District heating network sector should be regulated, according to competition watchdog

The Competition and Markets Authority (CMA) has published its recommendations following a study which set out to establish whether heat network customers were getting a good deal in areas such as price, quality and service levels.

It found that heat networks offer prices which are the same or lower than people on a gas or electricity tariff and have comparable levels of customer service.

But some customers – mainly those living in privately owned or rented properties – pay more for their heat through a heat network and, across the board, heat network customers aren’t getting the same levels of protection that gas and electricity customers receive.

The study found three main areas of concern:

  • Design and build – some property developers may try to cut the upfront costs of installing a network, resulting in higher ongoing operating costs, usually paid for by customers. Heat networks may also be installed where they are the best way to meet planning requirements, rather than the best solution for customers.
  • Monopoly of supply – because customers often have no alternative sources of heat and may be locked into long-term contracts, they cannot hold suppliers to account on price or quality.
  • Low transparency – before moving into a property, people often don’t know that their energy will be supplied by a heat network and once people are living in the property, customer bills often fail to set out key information.

To address these issues, the CMA have proposed the introduction of the following measures:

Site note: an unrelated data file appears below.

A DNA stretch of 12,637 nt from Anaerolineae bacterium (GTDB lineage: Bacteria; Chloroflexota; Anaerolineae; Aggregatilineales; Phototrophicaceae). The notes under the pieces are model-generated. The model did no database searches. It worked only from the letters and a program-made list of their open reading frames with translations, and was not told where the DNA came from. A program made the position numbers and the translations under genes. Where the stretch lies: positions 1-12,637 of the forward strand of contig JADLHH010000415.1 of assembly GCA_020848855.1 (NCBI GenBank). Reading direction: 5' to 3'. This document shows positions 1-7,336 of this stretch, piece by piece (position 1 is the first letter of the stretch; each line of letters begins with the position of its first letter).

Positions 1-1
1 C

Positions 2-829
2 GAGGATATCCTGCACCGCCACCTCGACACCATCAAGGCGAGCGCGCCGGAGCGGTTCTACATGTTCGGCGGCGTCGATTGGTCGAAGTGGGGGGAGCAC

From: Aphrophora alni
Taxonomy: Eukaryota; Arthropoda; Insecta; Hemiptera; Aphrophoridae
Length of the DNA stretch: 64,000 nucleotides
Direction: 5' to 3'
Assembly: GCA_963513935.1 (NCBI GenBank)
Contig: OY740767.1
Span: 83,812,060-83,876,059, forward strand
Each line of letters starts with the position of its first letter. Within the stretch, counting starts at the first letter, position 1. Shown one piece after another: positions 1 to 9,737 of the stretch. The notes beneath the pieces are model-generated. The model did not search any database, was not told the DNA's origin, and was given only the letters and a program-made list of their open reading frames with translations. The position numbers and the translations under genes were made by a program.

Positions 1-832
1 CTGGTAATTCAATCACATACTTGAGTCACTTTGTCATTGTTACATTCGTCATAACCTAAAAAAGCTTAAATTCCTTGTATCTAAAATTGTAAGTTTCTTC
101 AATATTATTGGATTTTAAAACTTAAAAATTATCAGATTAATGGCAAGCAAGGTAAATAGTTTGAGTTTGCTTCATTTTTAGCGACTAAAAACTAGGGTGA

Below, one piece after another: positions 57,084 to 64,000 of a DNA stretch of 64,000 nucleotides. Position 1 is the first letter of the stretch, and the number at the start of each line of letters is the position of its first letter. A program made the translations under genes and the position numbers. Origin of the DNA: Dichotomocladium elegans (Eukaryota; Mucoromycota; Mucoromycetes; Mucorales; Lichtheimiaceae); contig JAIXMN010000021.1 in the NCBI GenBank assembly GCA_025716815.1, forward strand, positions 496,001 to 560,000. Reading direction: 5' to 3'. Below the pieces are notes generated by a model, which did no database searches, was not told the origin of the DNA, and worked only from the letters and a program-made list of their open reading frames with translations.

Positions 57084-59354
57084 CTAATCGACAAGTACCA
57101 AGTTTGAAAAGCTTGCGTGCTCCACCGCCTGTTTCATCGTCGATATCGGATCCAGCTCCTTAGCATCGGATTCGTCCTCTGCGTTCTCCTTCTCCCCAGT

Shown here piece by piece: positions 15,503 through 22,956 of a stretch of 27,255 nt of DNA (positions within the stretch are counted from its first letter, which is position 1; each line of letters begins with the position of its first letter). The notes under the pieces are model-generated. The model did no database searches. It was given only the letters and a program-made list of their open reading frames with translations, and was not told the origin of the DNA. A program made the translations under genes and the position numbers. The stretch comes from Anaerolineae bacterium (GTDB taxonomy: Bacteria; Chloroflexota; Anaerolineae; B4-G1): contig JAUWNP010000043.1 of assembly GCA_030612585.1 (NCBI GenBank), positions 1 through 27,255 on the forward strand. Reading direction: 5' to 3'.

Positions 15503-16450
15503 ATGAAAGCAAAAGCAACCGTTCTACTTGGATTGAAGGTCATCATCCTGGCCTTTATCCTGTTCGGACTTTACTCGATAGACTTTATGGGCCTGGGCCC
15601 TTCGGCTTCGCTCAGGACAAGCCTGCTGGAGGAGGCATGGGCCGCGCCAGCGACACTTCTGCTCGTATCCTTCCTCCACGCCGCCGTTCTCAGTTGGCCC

• consumer protections for all heat network customers, providing benefits such as complaints handling and access to an ombudsman and support for vulnerable customers
  • steps to improve the design and build of networks.
  • all suppliers adhering to mandatory rules and criteria around price and quality in long-term contracts.
  • measures to improve transparency including better information on networks, provision of heat supply agreements or contracts and clearer and more detailed bills.

Rachel Merelie, senior director at CMA, said:

‘Heat networks can play an important role in cutting carbon emissions and keeping down energy bills, but some customers are not getting a good deal for this essential service.

‘There is currently no regulator with responsibility for heat networks, so customers do not automatically benefit from the rights and protections that gas and electricity customers receive.’

The CMA says they are working closely with the UK government as well as the Scottish and Welsh governments to develop their recommendations.

Thomas Barrett

Thomas Barrett

Journalist. Follow him on Twitter

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